Let $ABC$ be an acute angled triangle whose inscribed circle touches $AB$ and $AC$ at $D$ and $E$ respectively. Let $X$ and $Y$ be the points of intersection of the bisectors of the angles $ACB$ and $ABC$ with the line $DE$ and let $Z$ be the midpoint of the side $BC$. Prove that the triangle $XYZ$ is equilateral if and only if $\angle A = 60^o$.

I dont know why, but it seems to me that $\Delta ADE$ and $\Delta XYZ$ are similar (or maybe congruent :\ ). Is it true? Or no? Please help.

  • $\begingroup$ A little playing around with Geogebra seems to confirm your intuition about similar triangles. Perhaps someone can give a hint toward a proof. $\endgroup$ – David K Jan 12 at 17:51

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Let us first show that $\angle BXC=\angle BYC=90^\circ$.

Notice that triangle $ADE$ is isosceles so $\angle AED=90^\circ-\alpha/2$. It means that $\angle DEC=\angle XEC=90^\circ+\alpha/2$. We also know that $\angle ECX=\gamma/2$. From triangle $XEC$:

$$\angle CXE=180^\circ-\angle XEC-\angle ECX=180^\circ-(90^\circ+\alpha/2)-\gamma/2=\beta/2$$

It follows immediatelly that $\angle DXI=180-\beta/2$ and $\angle DXI+\angle DBI=180^\circ$. And therefore, quadrialteral $BIXD$ is concyclic. Because of that:

$$\angle BXC=\angle BXI=\angle BDI=90^\circ\tag{1}$$

In a similar way we can show that:

$$\angle BYC=90^\circ\tag{2}$$

Because of (1) and (2) points $X$ and $Y$ must be on a circle with diameter BC with center $Z$. So triangle $XYZ$ is isosceles with $ZX=ZY$.


$$\angle XZY=2\angle XBY=2(\angle XBC-\angle IBC)=2(90^\circ-\gamma/2-\beta/2)=\alpha$$

So triangle $XYZ$ is equilateral if and only if $\alpha=60^\circ$.


Let $$A=(0,\ a)\\ B=(-b,\ 0)\\ C=(b,\ 0)$$ and thus $$Z=(0,\ 0)$$ then we get $$\tan(\angle ABC)=\frac ab$$ and thus $$\tan(\frac 12\ \angle ABC)=\frac{a/b}{1+\sqrt{1+a^2/b^2}}=\frac a{b+\sqrt{a^2+b^2}}$$

So we can deduce the center $M$ of the incircle to be $$M=(0,\ \frac {ab}{b+\sqrt{a^2+b^2}})$$

Now define lines $g$ and $h$ by $$g=\overline{AC}:\ y=-\frac ab\ x+a\\ h=\overline{ME}:\ y=\frac ba\ x+\frac {ab}{b+\sqrt{a^2+b^2}}$$ Equating those will then provide $$\frac {a^2+b^2}{ab}\cdot x=\frac {ab+a\sqrt{a^2+b^2}-ab}{b+\sqrt{a^2+b^2}}$$ or $$x=\frac{a^2b}{(b+\sqrt{a^2+b^2})\ \sqrt{a^2+b^2}}$$ Inserting $x$ into $h$ further provides $$y=\frac{ab^2}{(b+\sqrt{a^2+b^2})\ \sqrt{a^2+b^2}}+\frac{ab}{b+\sqrt{a^2+b^2}}\cdot\frac{\sqrt{a^2+b^2}}{\sqrt{a^2+b^2}}=\frac{ab}{\sqrt{a^2+b^2}}$$ Thus we have $$E=(\frac{a^2b}{(b+\sqrt{a^2+b^2})\ \sqrt{a^2+b^2}},\ \frac{ab}{\sqrt{a^2+b^2}})$$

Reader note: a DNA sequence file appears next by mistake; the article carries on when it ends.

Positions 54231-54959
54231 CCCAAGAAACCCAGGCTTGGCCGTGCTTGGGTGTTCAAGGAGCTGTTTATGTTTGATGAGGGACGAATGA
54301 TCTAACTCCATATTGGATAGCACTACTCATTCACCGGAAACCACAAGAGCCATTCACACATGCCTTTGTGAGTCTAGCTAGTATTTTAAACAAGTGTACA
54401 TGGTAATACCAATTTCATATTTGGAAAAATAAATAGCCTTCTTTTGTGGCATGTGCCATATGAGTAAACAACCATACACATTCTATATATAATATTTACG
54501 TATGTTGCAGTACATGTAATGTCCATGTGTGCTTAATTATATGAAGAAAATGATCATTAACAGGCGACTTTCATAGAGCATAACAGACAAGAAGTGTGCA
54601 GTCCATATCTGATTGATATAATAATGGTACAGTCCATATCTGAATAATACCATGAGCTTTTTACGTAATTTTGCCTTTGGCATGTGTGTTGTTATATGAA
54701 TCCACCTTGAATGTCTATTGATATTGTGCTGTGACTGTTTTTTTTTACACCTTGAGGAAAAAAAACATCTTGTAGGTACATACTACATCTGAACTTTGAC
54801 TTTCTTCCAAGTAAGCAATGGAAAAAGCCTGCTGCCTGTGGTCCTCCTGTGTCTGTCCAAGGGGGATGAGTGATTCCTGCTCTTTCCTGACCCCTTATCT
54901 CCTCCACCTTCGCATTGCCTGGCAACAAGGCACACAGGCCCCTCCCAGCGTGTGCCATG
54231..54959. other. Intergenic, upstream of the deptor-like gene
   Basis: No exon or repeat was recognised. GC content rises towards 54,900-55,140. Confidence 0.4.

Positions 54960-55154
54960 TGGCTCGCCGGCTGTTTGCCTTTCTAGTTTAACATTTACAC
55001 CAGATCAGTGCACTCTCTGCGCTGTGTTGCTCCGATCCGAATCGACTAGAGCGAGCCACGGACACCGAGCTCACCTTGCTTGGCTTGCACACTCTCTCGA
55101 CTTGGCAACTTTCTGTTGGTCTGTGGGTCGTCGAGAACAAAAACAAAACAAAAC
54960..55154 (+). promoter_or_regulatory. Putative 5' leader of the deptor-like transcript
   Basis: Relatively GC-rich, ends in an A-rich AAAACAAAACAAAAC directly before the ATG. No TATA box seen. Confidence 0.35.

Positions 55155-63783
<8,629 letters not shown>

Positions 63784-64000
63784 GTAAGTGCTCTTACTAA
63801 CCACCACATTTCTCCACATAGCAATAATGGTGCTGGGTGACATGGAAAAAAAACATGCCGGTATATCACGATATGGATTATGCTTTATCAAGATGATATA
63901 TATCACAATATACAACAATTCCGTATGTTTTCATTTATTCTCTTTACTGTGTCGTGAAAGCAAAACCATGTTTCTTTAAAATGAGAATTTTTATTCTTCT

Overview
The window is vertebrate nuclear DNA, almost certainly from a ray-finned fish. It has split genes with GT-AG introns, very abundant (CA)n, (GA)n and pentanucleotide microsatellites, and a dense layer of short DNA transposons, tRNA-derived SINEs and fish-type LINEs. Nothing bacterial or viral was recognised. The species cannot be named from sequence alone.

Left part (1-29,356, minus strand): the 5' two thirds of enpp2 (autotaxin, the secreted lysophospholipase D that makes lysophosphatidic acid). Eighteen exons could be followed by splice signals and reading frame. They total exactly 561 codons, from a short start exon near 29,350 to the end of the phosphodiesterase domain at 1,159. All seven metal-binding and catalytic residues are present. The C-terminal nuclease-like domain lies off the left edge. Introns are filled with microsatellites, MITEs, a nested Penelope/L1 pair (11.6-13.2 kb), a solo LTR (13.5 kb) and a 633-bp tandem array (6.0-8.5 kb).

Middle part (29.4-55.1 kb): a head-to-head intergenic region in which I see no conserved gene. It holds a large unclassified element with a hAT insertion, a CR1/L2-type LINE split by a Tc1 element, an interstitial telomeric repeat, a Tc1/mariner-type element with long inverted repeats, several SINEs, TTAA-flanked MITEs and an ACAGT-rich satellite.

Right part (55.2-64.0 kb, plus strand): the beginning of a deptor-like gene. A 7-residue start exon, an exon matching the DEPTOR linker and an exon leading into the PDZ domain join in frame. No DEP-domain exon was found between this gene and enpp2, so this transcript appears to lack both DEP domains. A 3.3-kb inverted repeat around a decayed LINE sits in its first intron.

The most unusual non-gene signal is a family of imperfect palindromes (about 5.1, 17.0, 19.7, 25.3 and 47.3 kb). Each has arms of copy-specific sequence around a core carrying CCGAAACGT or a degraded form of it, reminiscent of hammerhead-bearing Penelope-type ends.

Now define line $k$ to be $$k=\overline{BM}:\ y=\frac a{b+\sqrt{a^2+b^2}}\ (x+b)$$ and intersecting that with $\overline{DE}$, i.e. equating it with the $y$ value of $E$, provides $$\frac a{b+\sqrt{a^2+b^2}}\ (x+b)=\frac{ab}{\sqrt{a^2+b^2}}\\ x+b=\frac{b(b+\sqrt{a^2+b^2})}{\sqrt{a^2+b^2}}=\frac{b^2}{\sqrt{a^2+b^2}}+b\\ x=\frac{b^2}{\sqrt{a^2+b^2}}$$

Thus we have calculated $Y$ to be $$Y=(\frac{b^2}{\sqrt{a^2+b^2}},\ \frac{ab}{\sqrt{a^2+b^2}})=\frac b{\sqrt{a^2+b^2}}\ (b,\ a)$$ and this finally proves your conjecture: $$\overline{AB}\parallel\overline{ZY}$$ q.e. $ABC$ and $XYZ$ are indeed similar triangles, provided $ABC$ was an isoceles triangle, as asumed by the chosen coordinatisation.

--- rk

  • $\begingroup$ Thank you for the solution, but I like pure geometric proofs (I rarely prefer trig over pure geometry, but at times I’m forced to use trig) more than any other... $\endgroup$ – Yellow Jan 16 at 17:49

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